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Libya's path from desert to modern country – complete with ice rink

Libya, a one-time global pariah whose leader's son is sponsoring an aid boat to Gaza this week, has seen dramatic economic progress since the lifting of sanctions for funding terrorism, nuclear proliferation. Is this a model for Iran and North Korea?

By Sarah A. TopolCorrespondent / July 12, 2010

Egyptian and Syrian construction laborers work at the site of Al Ghazala InterContinental Hotel building project in Tripoli May 11.

Ismail Zitouny/Reuters/File

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Tripoli, Libya

Libya is on the rise.

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From shiny new Hyundais cruising the capital’s wide palm-lined boulevards to cranes dotting the Mediterranean skyline, the long-time pariah is getting a modern face.

Seven years after the international community formally lifted the stringent sanctions it had imposed for state-sponsored terrorism, Libya has not only found its feet but is attracting international investment as well.

“There was huge interest by British and European countries in getting back, but the rewards in terms of contracts were quite slow in coming,” says Sir Richard Dalton, who was serving as British ambassador to Libya in 1999 when the sanctions were initially suspended. “[There’s] now on the economic side a pretty unstoppable momentum.... It’s the place to be,” says Dalton, now an analyst at Chatham House in London.

Libya’s nominal gross domestic product (GDP) rose from 16.7 billion dinars ($12.8 billion) in 1999 to 114 billion dinars in 2008, according to the International Monetary Fund (IMF). The year after the US lifted sanctions, the country’s economy surged 10.3 percent in 2005. Foreign direct investment increased more than 50 percent from $1.5 billion in 2000 to $2.3 billion in 2007, according to the World Bank.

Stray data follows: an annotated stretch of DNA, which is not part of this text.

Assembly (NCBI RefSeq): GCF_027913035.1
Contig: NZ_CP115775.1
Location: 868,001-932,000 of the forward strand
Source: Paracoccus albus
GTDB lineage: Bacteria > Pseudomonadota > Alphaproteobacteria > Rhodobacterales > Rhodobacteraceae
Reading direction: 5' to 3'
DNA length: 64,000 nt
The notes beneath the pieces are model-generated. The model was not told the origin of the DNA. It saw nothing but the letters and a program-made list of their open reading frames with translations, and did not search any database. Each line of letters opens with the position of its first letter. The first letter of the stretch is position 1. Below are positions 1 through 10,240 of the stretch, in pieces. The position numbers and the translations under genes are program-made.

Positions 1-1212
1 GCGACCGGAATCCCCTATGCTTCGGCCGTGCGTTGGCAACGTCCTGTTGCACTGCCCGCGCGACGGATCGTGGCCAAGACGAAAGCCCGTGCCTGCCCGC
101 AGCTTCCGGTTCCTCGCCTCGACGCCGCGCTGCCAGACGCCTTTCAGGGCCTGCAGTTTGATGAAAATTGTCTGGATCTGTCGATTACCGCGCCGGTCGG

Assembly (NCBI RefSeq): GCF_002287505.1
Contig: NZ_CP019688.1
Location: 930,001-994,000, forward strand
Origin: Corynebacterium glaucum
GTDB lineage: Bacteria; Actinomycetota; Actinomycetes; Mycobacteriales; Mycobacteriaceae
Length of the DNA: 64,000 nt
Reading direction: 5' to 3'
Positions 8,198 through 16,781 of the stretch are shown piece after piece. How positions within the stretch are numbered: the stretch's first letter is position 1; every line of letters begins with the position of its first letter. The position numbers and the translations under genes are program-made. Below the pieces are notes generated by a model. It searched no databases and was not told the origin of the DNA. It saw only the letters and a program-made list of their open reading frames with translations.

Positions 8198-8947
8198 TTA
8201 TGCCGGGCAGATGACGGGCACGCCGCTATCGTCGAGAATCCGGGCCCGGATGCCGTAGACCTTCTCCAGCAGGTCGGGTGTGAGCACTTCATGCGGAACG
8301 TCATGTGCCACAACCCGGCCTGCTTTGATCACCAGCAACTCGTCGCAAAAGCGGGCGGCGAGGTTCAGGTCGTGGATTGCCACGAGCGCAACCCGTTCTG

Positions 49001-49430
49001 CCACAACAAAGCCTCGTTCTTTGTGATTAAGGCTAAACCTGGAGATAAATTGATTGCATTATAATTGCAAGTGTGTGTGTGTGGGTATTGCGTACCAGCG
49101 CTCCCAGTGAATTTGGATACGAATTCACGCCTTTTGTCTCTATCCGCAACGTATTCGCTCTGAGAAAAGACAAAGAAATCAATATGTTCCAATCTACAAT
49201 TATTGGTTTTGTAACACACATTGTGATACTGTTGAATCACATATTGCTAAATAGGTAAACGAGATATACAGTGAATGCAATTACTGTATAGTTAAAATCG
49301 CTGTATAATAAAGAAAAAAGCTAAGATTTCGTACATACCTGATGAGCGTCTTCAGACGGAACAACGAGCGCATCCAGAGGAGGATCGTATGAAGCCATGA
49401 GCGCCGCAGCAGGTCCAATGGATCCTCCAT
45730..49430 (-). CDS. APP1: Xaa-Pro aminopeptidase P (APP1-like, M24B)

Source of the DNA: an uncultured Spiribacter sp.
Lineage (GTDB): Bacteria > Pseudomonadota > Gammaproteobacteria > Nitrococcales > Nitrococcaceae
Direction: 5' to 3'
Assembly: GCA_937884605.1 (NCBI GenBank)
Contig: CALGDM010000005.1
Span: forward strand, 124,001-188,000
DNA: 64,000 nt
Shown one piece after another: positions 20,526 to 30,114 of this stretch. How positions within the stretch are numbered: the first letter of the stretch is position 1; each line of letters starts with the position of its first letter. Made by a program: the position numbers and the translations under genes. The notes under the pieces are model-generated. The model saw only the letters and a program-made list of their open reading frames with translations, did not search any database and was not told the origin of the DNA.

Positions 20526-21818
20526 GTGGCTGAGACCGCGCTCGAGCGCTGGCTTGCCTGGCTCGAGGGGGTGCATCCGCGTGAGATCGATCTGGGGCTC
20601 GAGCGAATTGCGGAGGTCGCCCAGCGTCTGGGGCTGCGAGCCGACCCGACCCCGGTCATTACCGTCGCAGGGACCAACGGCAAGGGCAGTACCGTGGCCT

Although economic growth rates have lessened amid the global financial turmoil, Libya continues to expand. The IMF projects the Libyan economy will grow 5.2 percent in 2010.

Ice rink and a 22-lane bowling alley

With oil money filling government coffers, the state is undertaking massive infrastructure projects, doling out international contracts for ambitious housing developments, constructing a national railway network, and slowly opening the country to private foreign investment.

In Tripoli, the capital, cement skeletons along the city’s airport road will soon be sleek luxury high-rises as Libya tackles a 500,000 unit housing shortage. Known as the Bab Tripoli complex, the government-funded plush Turkish development is valued at some $1.3 billion and is set to be completed in November 2011. It boasts 115 buildings with 2,018 apartments as well as office spaces, and a giant mall complete with a 22-lane bowling alley, a movie theater, a five-star hotel.

“They will have ice rinks, they will have bowling allies,” says Afrin Canbolat, field engineer manager on the project. “They will also enjoy [life] like the rest of the free world.”

'It takes a long time to move on'

The United Nations placed sanctions on the country in 1992 because of Libyan leader Col. Muammar Qaddafi’s refusal to hand over two suspects in the 1988 bombing of Pan Am flight 103 over Lockerbie, Scotland, that killed 270. A stringent no-fly ban prevented plane travel to and from the country, prices of goods were higher, and a generation of Libyans endured difficulties trying to study or work abroad.

“It was very hard,” says Enass Ahmeda, editor of the private Oyeu newspaper. She recalls “a lack of medicine [and] a lack of development in every field” during the embargo, which the UN suspended in 1999 after Libya agreed to hand over the Lockerbie bombing suspects. The UN then formally lifted sanctions in 2003; the US followed the next year by lifting its own sanctions when Libya renounced its nuclear program.

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